Chapman’s Love Language of Physical Touch Doesn’t Mean Sex - Verily
Sex is important, but it’s not a love language.

Let’s be real. If you ask the general population when they feel the most loved, chances are, most people will say when having sex. I’m not saying that they’re lying, but as Dr. Gary Chapman explains The Five Love Languages, it's a very common occurrence that people—and men especially—mistake their natural drive for sex with thinking that their primary love language is physical touch.

Physical touch may seem like one of the more straightforward of Gary Chapman’s five languages, but in a culture where touch can be misinterpreted on all kinds of levels, it is often the most misunderstood love language as well. As one woman lamented after taking the test and finding out physical touch was her primary language, “Does this mean I have to put out now?”

No, you do not. No matter your relationship status: married, dating, or single, physical touch does not necessitate the need for sexual acts in order to feel loved. Of course, sexual intimacy is important for a happy marriage, but ultimately it's just one possible dialect of many when it comes showing and feeling loved through physical touch.

If your guy is a physical touch guy or if you’re the one who needs physical touch, we've made a handy guide that you'll want to keep in your back pocket.

Slow down, and be in the moment.

It might surprise you to learn that, much like those who need Quality Time, a consideration of how you use time is actually a critical element for the physical touch love language—but you only need a bit. Looking for the right moments to show love through touch takes some practice and intentionality.

Pro-tip: Be mindful when you're in the same space as your significant other. Look for opportunities that give your partner that boost of awesome. As you're shuffling around your space, for instance, and your partner is doing something in the living room, consider taking a moment to gently touch their arm, or playfully poke their back. These gestures might sound small—so small that it hardly takes up any real time—but they can transform your S.O.'s day. For those moments where you are spending real quality time together, be intentional in the way you apply your touch. Holding their hand or playing with their hair will speak just a loudly as words to your loved one.

Don’t assume your partner loves PDA.

Do most people who prefer physical touch love PDA? Probably. But don’t make that assumption, as public displays of affection can carry all kinds of baggage—whether the biases are based on culture, religion or upbringing. Depending on their personality, PDA can make your physical touch partner feel on top of the world, or cause some real, awkward embarrassment.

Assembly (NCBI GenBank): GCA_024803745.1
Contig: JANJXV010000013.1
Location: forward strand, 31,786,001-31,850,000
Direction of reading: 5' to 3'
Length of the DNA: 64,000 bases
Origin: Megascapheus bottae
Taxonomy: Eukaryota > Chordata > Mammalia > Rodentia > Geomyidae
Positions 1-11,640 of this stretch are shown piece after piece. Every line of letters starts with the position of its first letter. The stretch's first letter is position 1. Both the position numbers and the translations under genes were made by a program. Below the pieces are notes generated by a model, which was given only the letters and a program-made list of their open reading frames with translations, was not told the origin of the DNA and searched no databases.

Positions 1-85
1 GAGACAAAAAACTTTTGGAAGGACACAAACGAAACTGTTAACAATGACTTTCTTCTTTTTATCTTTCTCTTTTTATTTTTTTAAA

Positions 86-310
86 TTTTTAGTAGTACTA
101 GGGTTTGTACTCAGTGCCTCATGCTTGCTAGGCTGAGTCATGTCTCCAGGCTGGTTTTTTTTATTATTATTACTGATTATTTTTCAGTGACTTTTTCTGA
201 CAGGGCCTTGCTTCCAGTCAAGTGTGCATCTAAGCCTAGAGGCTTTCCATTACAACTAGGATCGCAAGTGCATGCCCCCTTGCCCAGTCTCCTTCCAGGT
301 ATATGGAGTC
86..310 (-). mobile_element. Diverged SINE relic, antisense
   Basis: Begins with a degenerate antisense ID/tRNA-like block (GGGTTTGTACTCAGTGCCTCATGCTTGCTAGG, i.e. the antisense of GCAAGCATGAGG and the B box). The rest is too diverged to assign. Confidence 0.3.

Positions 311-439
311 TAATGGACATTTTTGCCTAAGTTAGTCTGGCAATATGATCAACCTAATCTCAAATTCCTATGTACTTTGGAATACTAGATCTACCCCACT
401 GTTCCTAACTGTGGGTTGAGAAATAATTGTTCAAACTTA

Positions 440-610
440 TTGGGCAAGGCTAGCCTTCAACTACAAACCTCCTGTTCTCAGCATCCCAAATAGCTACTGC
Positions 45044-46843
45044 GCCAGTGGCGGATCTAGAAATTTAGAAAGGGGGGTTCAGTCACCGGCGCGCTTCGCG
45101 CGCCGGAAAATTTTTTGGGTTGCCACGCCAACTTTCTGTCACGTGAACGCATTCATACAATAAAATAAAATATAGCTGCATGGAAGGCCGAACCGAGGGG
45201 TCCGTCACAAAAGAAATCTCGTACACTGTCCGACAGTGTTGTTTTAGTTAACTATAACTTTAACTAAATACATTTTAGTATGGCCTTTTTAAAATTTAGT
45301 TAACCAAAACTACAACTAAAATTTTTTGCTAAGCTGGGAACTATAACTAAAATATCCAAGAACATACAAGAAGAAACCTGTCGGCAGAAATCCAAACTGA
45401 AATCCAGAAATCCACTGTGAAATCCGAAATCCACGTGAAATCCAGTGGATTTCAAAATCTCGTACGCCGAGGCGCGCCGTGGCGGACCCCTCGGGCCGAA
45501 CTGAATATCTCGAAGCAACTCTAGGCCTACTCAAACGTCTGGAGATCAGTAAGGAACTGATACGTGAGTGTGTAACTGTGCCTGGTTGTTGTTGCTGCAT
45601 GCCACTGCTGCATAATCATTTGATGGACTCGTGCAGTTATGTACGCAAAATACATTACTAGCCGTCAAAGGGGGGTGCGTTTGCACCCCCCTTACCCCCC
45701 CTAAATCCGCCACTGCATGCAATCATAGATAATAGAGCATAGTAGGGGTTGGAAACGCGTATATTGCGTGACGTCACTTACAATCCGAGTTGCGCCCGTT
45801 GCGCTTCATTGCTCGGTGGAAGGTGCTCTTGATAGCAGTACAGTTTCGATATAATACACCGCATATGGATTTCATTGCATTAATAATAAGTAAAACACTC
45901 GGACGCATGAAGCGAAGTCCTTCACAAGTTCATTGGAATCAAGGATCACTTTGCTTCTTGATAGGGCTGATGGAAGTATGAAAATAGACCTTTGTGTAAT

To make matters more complicated, touch that they might be comfortable with in one scenario may change in another. One woman loved holding hands with her guy everywhere, but the second she was around her family, she didn't want any sort of physical intimacy. If you notice a discrepancy like this, just have a conversation. As you get to know your significant other better, you'll start to notice patterns, which they might not even be aware themselves.

Not all touch is created equal.

You probably have already noticed that there are particular techniques or, as Dr. Chapman calls, dialects that make your partner feel especially loved and others that don't. That's why it's important you're constantly testing out different methods to see what they like. "For some reason, when my fiancée holds me from behind, I feel more love than probably any other way that she could touch me," Andrew Mentock tells Verily. "There is something about her holding me in this way that fills my 'love tank' up quickly. We would not know this if she hadn’t walked up behind me and hugged me one day." So go ahead, no need to get too methodical about it, just play around—and try to repeat the stuff that really strikes a chord.

Plan dates around opportunities that get you close.

When you make plans for Saturday, try to pick activities that enable you to show physical affection. If you're going out to dinner, make reservations at a restaurant where you know you can sit on the same side of the table; if you want to get outdoors, consider archery or putt-putt, which allows you the time and space to linger side by side; or even buy tickets at your nearest theme park, and grab onto your partner's hand as you brace yourself for epic drops. Of course, if you're in the practice of being mindful, all dates provide ample opportunity to get close, but sometimes try and explore some options where physical touch is inherent—as this can make it easier on you if physical touch isn't your M.O.

Make certain moves exclusive.

This is where the "language" part of love language becomes literal. If your guy is a physical touch person, certain signs of affection are going to become a something like a secret dialect, an expression of love that's unique only to you two. So, if you have a particular way that you like to hug your partner, reserve that action for him or her. It's easy to forget this bit of information if physical touch isn't your love language. For example, you might innocently think that your brother might like the same kind of big bear hug, too—but try and refrain and make your physical gestures unique only to that person whose love tank you've been entrusted with. Then you'll really be speaking their language.